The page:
The EESC echoes the European Parliament's call to phase out all investor schemes and recommends that until then certain mitigation measures are put in place. Member States should be urged to apply a due diligence process without specific duration restrictions and adapted to the high-risk profile of applicants. A coordination mechanism should allow Member States to exchange information on successful and rejected applications for citizenship and residence permits. All agents and intermediaries providing services to applicants should be subject to anti-money-laundering rules as set out in the Fifth Anti-Money Laundering Directive. The EU should encourage all agents providing services to applicants to be accredited and subject to a code of conduct. Authorities should maintain primary responsibility for accepting or rejecting applicants. Authorities must also maintain a set of measures to avoid conflicts of interest or bribery risks.
The EESC welcomes the initiative of the European Commission (EC) to launch the assessment of the draft National Energy and Climate Plans (NECPs) submitted by the Member States, thereby following up on the new governance model launched by the Council and the Parliament in December 2018 and aimed at ensuring the transition to clean energy and climate protection through a multilevel interactive dialogue which fully involves civil society and public and private entities at local and regional level. The EU is the first major global economy to adopt, through specific National Energy and Climate Plans, a legally binding framework to deliver on its 2015 commitments under the COP21 Paris Agreement and the UN 2030 Agenda.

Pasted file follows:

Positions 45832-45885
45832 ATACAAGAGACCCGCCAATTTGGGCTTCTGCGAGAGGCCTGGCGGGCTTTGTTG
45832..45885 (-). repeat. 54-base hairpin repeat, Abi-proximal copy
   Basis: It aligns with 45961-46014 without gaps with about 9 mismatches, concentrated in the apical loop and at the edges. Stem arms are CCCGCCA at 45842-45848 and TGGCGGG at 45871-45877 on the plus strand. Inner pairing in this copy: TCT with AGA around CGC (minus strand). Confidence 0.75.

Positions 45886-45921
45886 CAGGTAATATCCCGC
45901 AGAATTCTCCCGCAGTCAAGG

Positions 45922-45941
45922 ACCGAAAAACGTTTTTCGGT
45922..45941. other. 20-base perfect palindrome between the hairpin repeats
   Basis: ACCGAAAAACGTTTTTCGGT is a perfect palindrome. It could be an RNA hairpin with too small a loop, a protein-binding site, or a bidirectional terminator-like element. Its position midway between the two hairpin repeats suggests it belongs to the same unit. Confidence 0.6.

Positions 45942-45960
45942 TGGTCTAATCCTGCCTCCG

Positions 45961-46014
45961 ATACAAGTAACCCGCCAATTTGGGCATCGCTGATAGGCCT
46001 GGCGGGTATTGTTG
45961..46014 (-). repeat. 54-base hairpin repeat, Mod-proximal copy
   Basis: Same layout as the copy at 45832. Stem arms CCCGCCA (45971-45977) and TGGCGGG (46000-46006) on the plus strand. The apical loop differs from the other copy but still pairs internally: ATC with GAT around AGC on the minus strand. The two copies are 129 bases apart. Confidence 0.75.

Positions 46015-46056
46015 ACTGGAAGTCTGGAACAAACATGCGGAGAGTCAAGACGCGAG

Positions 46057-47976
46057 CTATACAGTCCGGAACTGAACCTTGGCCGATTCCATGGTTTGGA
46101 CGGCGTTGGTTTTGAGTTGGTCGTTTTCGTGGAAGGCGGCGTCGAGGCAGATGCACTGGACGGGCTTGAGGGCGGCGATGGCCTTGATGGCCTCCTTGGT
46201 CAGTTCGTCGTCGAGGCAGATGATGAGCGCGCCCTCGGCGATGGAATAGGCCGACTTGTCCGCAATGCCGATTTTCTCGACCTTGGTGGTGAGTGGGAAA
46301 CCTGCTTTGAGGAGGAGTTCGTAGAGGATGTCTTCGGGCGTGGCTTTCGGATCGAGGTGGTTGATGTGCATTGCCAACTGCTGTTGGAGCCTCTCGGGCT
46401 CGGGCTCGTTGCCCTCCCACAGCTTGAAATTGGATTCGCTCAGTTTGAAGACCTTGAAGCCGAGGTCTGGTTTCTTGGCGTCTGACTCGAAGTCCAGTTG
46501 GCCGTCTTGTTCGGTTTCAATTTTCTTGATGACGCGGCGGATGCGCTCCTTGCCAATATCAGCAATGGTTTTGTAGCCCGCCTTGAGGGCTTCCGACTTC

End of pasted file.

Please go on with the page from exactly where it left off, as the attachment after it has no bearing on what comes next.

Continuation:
2019 is the year we are celebrating the ten-year anniversary of a real and living partnership – the Eastern Partnership (EaP). Over the last decade this partnership has gone through its share of difficulties. Yet, it not only endured - it developed, matured and delivered beyond what we foresaw at the beginning.
Thus after 10 years of EaP policy, it is crucial to properly evaluate the achievements and aims and reflect on the next possible steps. It is important to ensure that EaP policy connects countries and people and covers a broad area of issues, including supporting civil society, pluralism and independent media, as well as ensuring gender equality and non-discrimination. As it is likely that the policy will change its course from a one-size-fits-all to a tailor-made approach, it will be crucial to ensure that those wanting to get closer to the EU have this opportunity, adapted to their ambitions and pace.